How fair is the electoral college

Here's a little information that Americans have usually been able to ignore. It's about the Electoral College, a uniquely American institution that's been with us from the beginning and that's occasionally given us fits. Typically, the Electoral College meets and does its thing a month or so after the election, and few people even notice or care. Once in a while, though, people do notice and do care — a lot.

How fair is the electoral college

How does the Electoral College work and is it fair? | MPR News

Electoral College members cast votes in Albany, N. AP Here's a little information that Americans have usually been able to ignore.

How fair is the electoral college

It's about the Electoral College, a uniquely American institution that's been with us from the beginning and that's occasionally given us fits. Typically, the Electoral College meets and does its thing a month or so after the election, and few people even notice or care. Once in a while, though, people do notice and do care — a lot.

Will be one of those years? It's not something reasonable people would hope for, but it cannot be ruled out. How It Works Despite popular belief, the U. Constitution does not provide for the popular election of the American president.

It provides for popular election of presidential electors. Each candidate who qualifies for a given state's ballot must designate certain individuals who will serve as his or her electors if that candidate wins the popular vote in that state.

When each state certifies a winner of its overall popular vote, that winner is entitled to send all his or her electors to that state's Capitol, where they will officially record their votes for their candidate. All the electors in all the states do it on the same day, the first Monday after the second Wednesday of December.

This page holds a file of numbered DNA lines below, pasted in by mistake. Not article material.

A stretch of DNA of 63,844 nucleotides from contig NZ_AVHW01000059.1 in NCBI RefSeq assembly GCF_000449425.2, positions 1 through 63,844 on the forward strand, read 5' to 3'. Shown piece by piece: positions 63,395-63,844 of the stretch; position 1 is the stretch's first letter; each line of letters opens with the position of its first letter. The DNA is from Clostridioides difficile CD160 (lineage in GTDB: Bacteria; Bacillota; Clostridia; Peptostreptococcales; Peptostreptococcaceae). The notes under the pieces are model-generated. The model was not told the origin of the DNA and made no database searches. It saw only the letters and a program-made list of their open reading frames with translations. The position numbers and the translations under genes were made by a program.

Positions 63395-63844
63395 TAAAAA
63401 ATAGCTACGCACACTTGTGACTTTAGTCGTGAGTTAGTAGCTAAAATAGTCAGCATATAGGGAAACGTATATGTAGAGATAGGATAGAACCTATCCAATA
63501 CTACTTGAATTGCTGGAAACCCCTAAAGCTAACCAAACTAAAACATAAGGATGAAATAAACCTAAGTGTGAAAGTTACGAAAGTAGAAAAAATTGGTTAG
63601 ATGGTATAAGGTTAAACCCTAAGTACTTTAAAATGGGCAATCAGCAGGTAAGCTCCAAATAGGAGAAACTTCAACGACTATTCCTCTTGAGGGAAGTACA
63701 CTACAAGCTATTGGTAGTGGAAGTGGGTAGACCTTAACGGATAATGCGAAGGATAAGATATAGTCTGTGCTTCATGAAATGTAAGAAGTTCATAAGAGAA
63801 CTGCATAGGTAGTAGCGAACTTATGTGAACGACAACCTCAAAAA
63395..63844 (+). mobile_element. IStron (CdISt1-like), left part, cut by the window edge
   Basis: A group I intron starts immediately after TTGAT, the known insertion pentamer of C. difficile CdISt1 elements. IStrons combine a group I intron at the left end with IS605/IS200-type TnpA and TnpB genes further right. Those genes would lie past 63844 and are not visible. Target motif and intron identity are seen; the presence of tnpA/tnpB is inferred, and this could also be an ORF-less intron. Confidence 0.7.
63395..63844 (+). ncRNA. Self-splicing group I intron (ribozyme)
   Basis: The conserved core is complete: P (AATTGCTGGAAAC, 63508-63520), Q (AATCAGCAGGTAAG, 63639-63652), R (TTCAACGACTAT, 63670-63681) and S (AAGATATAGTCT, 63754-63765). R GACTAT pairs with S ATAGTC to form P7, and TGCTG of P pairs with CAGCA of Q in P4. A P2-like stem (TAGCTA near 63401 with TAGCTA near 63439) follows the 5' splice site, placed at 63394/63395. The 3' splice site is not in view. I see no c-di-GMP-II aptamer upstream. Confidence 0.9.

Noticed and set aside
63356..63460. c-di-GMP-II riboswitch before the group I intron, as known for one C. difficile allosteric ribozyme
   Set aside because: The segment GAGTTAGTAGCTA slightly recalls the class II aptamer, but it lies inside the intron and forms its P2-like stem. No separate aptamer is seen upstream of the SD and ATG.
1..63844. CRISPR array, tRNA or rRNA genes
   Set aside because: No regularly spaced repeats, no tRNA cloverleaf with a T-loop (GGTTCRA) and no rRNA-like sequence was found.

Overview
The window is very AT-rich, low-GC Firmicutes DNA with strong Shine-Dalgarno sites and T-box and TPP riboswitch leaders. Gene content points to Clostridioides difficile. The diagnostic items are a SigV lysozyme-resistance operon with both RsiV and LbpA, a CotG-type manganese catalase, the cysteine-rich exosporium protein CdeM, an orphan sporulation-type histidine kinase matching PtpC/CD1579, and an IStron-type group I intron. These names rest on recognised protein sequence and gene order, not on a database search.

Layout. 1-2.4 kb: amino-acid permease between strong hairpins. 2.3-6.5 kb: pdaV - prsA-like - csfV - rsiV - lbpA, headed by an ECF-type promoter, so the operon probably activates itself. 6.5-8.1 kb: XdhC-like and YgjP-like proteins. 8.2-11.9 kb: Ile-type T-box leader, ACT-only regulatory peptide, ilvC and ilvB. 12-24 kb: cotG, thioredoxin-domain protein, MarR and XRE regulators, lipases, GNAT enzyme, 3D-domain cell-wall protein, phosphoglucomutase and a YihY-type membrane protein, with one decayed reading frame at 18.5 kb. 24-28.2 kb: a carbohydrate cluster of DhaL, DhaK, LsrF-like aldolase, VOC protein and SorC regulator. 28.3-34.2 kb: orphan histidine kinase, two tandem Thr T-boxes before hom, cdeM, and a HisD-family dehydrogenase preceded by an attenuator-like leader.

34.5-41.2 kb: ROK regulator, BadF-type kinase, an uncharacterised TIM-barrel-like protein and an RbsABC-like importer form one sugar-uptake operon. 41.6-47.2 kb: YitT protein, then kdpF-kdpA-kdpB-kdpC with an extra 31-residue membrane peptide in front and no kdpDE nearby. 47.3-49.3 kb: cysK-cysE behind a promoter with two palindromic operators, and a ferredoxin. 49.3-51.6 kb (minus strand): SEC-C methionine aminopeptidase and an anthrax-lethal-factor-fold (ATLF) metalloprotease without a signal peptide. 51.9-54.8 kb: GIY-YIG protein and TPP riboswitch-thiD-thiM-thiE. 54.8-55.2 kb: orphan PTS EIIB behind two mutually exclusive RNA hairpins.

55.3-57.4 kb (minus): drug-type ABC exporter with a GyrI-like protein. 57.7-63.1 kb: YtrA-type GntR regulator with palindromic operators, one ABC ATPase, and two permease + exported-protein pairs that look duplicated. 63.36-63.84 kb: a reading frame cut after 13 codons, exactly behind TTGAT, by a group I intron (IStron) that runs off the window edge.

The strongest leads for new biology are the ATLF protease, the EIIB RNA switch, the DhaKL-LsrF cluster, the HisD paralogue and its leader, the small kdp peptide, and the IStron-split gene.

This year it is Dec. In these proceedings in the states, the winner of the statewide popular vote generally takes all the Electoral College votes, a rule stretching back to Two states, Maine and Nebraska, have instituted a different system, giving two electoral votes to the statewide winner and one to the winner of each of the state's congressional districts.

This is allowed as the Constitution enables individual states to determine the manner of their elections. Other states have recently considered doing this as well. Maine has two districts, so its vote can be split as it appears likely to be this year.

Nebraska has three districts, so it could split or Nebraska had a split inwhen its Omaha-based district voted for Barack Obama while the other districts went easily for John McCain. Some states have also considered a rather more exotic idea: This would serve to undercut the Electoral College's "indirect democracy" and elevate the idea of a national choice, regardless of state lines.An Electoral College that failed to produce a majority winner would trigger a constitutional provision by which the president would be chosen by the House of Representatives.

Jan 18,  · The Electoral College was not designed to be fair; it was designed to counterbalance unfairness in the rest of the design of the United States federal government.

Is the electoral college "fair"? | Yahoo Answers

Disclaimer: I’m a New Hampshire resident, therefore a small state resident who benef. Mar 06,  · Best Answer: The electoral college is fair. Keep in mind the president is not supposed to represent the people or be elected by the people. Please read Article II of the U S initiativeblog.com: Resolved.

Maine has two districts, so its vote can be split (as it appears likely to be this year). Nebraska has three districts, so it could split or The electoral college isn't a perfect system, and with two of the past five presidential elections going to the candidate who didn't win the popular vote, calls to abolish the centuries-old system.

Oct 28,  · Best Answer: No, I don't feel the electoral college is fair, at all.

How fair is the electoral college

This was something I learned 25 years ago in elementary school. I think most of us were given the example of how someone could win the popular vote, but still lose the election, based on the electoral initiativeblog.com: Resolved.

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